5 April 2010

Evolution of Java Platform Classes

Back in 2006 I started creating a list of all Java classes available in the Java runtime. I wrote about the new classes of Java 5 and Java 6 in the past. Such lists of classes come handy if you want to know all classes of the JDK/ Standard Edition or if you want to be a Java Champion like Heinz Kabutz. I mention Heinz because I mailed him my lists some time ago and he confessed that he had not known that Short and Void were added with Java 1.1. Shame on you Heinz ;-) He said it was difficult to get these really old Java versions nowadays.

And there were really interesting things happening. Sometimes private (package access) classes were promoted to public top level ones. This happened in almost all major upgrades,
  • from JDK 1.1 to J2SE 1.2
  • from J2SE 1.2 to J2SE 1.3
  • from J2SE 1.3 to J2SE 1.4
  • from Java 5 to Java 6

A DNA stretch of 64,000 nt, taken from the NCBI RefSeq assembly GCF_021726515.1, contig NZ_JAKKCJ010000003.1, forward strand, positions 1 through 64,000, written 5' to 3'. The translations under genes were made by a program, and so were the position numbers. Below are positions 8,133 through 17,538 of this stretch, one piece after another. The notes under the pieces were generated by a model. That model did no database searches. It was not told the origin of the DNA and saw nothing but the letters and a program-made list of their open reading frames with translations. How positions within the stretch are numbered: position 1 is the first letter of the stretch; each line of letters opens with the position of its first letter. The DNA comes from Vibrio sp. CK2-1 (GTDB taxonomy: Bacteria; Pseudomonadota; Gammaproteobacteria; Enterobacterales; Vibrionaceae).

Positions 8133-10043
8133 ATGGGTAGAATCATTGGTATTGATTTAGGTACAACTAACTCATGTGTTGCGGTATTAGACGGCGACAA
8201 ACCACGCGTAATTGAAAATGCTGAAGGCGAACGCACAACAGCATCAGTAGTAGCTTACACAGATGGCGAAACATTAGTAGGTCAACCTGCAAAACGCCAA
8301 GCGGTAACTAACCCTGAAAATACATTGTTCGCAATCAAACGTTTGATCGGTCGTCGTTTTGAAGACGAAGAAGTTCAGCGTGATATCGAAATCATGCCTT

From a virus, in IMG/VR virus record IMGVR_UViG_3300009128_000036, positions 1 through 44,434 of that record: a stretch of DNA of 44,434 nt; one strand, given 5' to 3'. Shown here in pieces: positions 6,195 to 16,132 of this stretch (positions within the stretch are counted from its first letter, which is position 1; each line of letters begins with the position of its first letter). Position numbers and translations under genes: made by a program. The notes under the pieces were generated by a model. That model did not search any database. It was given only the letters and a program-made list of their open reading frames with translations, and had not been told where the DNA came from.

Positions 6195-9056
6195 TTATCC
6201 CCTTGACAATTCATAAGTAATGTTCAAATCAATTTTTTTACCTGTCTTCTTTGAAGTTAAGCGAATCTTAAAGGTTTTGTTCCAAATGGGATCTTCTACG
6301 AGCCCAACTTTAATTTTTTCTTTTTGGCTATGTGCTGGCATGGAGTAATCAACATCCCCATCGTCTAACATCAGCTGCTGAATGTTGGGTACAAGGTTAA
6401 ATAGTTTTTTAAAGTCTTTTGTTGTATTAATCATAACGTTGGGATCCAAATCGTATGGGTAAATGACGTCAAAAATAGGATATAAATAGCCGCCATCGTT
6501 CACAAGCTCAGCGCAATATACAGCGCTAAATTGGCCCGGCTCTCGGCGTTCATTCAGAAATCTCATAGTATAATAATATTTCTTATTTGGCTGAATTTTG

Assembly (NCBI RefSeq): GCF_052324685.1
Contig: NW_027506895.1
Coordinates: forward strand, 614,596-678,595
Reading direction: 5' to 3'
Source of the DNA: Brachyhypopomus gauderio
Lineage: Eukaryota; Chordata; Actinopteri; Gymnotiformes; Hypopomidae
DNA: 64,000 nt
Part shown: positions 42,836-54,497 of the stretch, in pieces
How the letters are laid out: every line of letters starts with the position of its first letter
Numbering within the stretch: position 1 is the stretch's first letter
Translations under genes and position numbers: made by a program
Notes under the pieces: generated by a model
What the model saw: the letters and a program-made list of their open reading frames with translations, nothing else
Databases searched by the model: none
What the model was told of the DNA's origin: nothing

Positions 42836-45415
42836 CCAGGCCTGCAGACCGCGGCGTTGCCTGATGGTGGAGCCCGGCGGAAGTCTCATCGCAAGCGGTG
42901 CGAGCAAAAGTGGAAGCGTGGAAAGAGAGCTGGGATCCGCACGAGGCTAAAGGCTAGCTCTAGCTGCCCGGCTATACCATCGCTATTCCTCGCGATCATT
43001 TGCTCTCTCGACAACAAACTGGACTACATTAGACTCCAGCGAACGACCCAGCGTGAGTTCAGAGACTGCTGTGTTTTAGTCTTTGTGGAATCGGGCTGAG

The Disappearing Gnomes!!While these classes appeared as new ones in the specified release, they have been around inside their package for at least two years. Some of them, e.g. ObjectStreamConstants states a (for this list) correct @since JDK 1.1, whereas others show the Java version they became public in their @since tag. I guess their JavaDoc was added when they were made public, or maybe they have been rewritten? This must be true for java.text.Normalizer which was available as package access class in Java 1.3, then dropped in Java 1.4 and came back as a public class in Java 1.6.

The opposite change, from public to private class, is rare. I only found one class, javax.management.timer TimerAlarmClockNotification, which was removed from the public API in Java 6. It was added with Java 5 but marked as deprecated. I guess it came in with JMX 1.1 where it had been deprecated for some time.

According to my list there are only two classes that ever disappeared completely from the JDK, java.text.resources DateFormatZoneData and javax.swing.beaninfo SwingBeanInfo. The DateFormatZoneData was inside i18n.jar which was removed in 1.4 and SwingBeanInfo even lived inside lib/dt.jar, far away from jre/lib/rt.jar, which indicated it had been created to be used by development tools only.